• Philip Woodcock v. Deputy Director of Wildlife

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    Decision Date: October 8, 2014

    Panel: Alan Andison

    Keywords: Wildlife Act – s. 24, 26(1)(c) making false statements; non-resident hunting without a permit or licenced guide; hunting wildlife out of season; fine; suspension of hunting licence privileges; consent order

    Mr. Woodcock appealed the decision (the “Decision”) of the Deputy Director (the “Deputy Director”), Fish, Wildlife and Habitat Management, Ministry of Forests, Lands and Natural Resource Operations (the “Ministry”), to suspend Mr. Woodcock’s hunting privileges for a two year period. Additionally, Mr. Woodcock was required to complete the Conservation and Outdoor Recreation Education program (the “CORE program”) prior to regaining his hunting privileges. The Deputy Director made the Decision in relation to an incident in which Mr. Woodcock shot a Mule Deer out of season, and without a permit or a licensed guide.

    The Deputy Director described the events that led to the licence suspension as follows. In October 2012, Mr. Woodcock was accompanying Mr. Armstrong, a fellow hunter, when Mr. Armstrong reported to a conservation officer (the “Conservation Officer”) that he had mistakenly shot a Mule Deer, in a management unit that was closed to Mule Deer hunting. Mr. Armstrong gave a statement to the Conservation Officer, in which he attested that he had misidentified the Mule Deer as a White-tail Deer, which were open for hunting in the relevant management unit. After Mr. Armstrong had given his statement, the Conservation Officer asked to see Mr. Woodcock’s hunting licence, and noticed that Mr. Woodcock had cancelled the tag for White-tailed Deer in the same area on that same day. When confronted about his licence, Mr. Woodcock admitted that he had mistakenly shot the Mule Deer, and that Mr. Armstrong had reported doing so to cover up for the licence infraction that Mr. Woodcock had committed. He also admitted that he had lived outside of Canada for four years, but he falsely indicated in his hunting licence application that he was still a resident, in order to avoid non-resident hunter fees. Mr. Woodcock gave a sworn statement of this admission to the Conservation Officer.

    In respect of the above mentioned events, Mr. Woodcock was charged with four violations of the Wildlife Act (the “Act”), but was found guilty of only one violation on the criminal standard of proof; specifically, section 26(1)(c), hunting wildlife not within open season. The Court issued Mr. Woodcock a $1050 fine.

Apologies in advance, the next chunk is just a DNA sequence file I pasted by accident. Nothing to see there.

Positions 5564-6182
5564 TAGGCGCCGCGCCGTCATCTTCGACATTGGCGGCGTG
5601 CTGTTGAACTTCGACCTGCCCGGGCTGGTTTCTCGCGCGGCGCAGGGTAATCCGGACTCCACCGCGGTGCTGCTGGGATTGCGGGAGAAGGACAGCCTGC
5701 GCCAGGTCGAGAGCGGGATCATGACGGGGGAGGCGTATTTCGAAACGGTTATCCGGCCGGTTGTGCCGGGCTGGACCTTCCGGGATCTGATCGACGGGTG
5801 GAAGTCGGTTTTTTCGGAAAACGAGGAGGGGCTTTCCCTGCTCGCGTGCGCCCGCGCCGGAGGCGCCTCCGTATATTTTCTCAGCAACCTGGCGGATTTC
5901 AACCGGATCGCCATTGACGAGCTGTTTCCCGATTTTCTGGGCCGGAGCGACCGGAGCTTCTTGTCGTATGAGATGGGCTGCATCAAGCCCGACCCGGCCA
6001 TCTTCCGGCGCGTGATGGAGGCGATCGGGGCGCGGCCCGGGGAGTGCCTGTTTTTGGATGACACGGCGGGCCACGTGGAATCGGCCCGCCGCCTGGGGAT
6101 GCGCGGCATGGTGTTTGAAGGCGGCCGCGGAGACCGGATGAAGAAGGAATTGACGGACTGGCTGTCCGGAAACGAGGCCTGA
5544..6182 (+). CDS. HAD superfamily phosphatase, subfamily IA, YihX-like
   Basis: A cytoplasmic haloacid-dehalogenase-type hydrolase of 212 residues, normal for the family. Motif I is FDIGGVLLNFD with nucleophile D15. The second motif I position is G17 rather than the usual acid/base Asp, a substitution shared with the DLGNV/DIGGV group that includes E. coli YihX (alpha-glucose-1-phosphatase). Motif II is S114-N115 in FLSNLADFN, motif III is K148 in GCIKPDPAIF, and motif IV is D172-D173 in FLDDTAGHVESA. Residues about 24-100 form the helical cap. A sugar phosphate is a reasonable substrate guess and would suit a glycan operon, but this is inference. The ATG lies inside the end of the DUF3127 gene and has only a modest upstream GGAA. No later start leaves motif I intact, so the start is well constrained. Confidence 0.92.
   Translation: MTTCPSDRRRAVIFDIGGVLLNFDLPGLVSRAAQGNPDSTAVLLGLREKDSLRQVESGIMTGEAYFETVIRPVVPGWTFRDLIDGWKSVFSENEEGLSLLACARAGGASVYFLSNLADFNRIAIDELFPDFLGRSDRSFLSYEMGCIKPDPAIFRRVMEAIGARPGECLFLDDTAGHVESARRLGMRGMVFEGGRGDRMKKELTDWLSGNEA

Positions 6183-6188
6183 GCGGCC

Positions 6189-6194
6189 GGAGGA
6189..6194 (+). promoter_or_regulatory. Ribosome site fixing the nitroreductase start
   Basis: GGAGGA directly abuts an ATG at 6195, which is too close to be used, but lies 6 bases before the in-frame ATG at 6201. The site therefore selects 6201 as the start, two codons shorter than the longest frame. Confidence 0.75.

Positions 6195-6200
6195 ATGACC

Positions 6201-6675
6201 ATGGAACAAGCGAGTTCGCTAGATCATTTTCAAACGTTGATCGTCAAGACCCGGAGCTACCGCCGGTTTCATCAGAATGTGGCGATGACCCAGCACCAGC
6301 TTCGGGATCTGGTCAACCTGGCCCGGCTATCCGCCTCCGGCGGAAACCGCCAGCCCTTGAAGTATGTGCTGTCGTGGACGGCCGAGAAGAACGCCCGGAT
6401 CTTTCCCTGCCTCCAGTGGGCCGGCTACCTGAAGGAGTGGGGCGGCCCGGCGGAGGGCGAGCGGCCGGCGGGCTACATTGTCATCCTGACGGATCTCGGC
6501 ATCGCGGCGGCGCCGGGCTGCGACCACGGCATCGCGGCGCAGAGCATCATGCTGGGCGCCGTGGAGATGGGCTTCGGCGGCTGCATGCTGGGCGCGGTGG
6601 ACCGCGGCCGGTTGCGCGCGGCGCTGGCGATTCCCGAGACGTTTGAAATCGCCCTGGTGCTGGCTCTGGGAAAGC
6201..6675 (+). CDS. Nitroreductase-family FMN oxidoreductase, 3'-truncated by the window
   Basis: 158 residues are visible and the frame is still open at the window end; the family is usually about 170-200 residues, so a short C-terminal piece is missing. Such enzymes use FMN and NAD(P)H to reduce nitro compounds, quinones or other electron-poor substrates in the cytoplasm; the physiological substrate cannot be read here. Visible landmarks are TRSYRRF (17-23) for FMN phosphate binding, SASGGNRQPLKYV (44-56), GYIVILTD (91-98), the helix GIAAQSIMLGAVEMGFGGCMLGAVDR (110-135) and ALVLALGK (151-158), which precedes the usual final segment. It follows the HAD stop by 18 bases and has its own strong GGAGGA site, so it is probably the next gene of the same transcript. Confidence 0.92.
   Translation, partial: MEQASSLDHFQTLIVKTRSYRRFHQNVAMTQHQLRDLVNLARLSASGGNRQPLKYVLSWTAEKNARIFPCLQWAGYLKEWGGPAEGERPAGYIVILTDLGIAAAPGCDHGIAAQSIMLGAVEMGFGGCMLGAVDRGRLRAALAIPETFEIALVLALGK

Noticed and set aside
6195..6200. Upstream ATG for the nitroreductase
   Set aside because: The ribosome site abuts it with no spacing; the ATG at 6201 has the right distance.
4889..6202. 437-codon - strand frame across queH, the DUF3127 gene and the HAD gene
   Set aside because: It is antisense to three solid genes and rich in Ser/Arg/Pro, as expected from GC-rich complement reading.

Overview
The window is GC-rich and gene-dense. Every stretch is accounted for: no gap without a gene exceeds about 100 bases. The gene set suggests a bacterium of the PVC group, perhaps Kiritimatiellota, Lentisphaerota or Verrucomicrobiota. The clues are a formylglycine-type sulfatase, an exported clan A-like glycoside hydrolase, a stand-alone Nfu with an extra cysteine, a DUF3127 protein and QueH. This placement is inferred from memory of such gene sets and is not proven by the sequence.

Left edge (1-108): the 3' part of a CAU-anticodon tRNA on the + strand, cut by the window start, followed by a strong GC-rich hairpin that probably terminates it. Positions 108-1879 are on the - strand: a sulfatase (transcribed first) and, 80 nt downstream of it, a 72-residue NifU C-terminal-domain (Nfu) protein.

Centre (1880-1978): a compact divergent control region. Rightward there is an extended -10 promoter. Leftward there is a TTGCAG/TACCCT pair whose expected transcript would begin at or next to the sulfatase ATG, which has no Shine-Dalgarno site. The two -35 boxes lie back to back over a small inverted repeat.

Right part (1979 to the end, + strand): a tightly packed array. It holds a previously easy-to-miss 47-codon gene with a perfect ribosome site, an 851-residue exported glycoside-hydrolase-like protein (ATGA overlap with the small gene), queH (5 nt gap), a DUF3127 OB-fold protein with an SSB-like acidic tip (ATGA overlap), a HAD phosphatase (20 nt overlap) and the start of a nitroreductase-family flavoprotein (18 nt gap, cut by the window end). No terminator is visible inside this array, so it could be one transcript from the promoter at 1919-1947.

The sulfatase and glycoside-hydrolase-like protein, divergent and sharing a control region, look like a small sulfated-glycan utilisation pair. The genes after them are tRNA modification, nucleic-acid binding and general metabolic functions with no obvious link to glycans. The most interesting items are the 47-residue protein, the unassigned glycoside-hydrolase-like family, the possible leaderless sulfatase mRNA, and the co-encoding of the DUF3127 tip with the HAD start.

Following the Court’s decision, the Conservation Officer requested that the Deputy Director take licensing action against Mr. Woodcock. In response to this request, the Deputy Director sent Mr. Woodcock a notification letter, containing the evidence and allegations against him, and requested written submissions from Mr. Woodcock responding to the enclosed material. Mr. Woodcock did not provide submissions within the given time period.

    Subsequently, the Deputy Director, in light of the evidence and materials before him, issued the Decision suspending Mr. Woodcock’s hunting privileges for two years, and requiring Mr. Woodcock to complete the CORE program. In his reasons for the Decision, the Deputy Director found that Mr. Woodcock had committed three of the four violations that he had originally been charged with, on the civil standard of proof. Specifically, the Director found that Mr. Woodcock had made a false statement to obtain a hunting licence, which is prohibited by section 82(1)(a) of the Act; was a non-resident hunter without a permit or licensed guide, which is prohibited by section 47(b) of the Act; and had hunted wildlife not within open season, which is prohibited by section 26(1)(c) of the Act. Further, the Deputy Director found that this was not the first time that Mr. Woodcock had violated the Wildlife Act.

    In August 2014, Mr. Woodcock appealed the Deputy Director’s Decision to the Environmental Appeal Board (the “Board”). In is Notice of Appeal, he admitted that he had made a mistake, he felt remorseful about the violations, and he had not responded to the Deputy Director’s request due to a miscommunication.

    Prior to the hearing of the appeal, the parties negotiated an agreement with respect to the appealed Decision. With the parties consent, the Board ordered that the language in the Decision be changed to reduce the two-year suspension of Mr. Woodcock’s hunting privileges to a one-year suspension.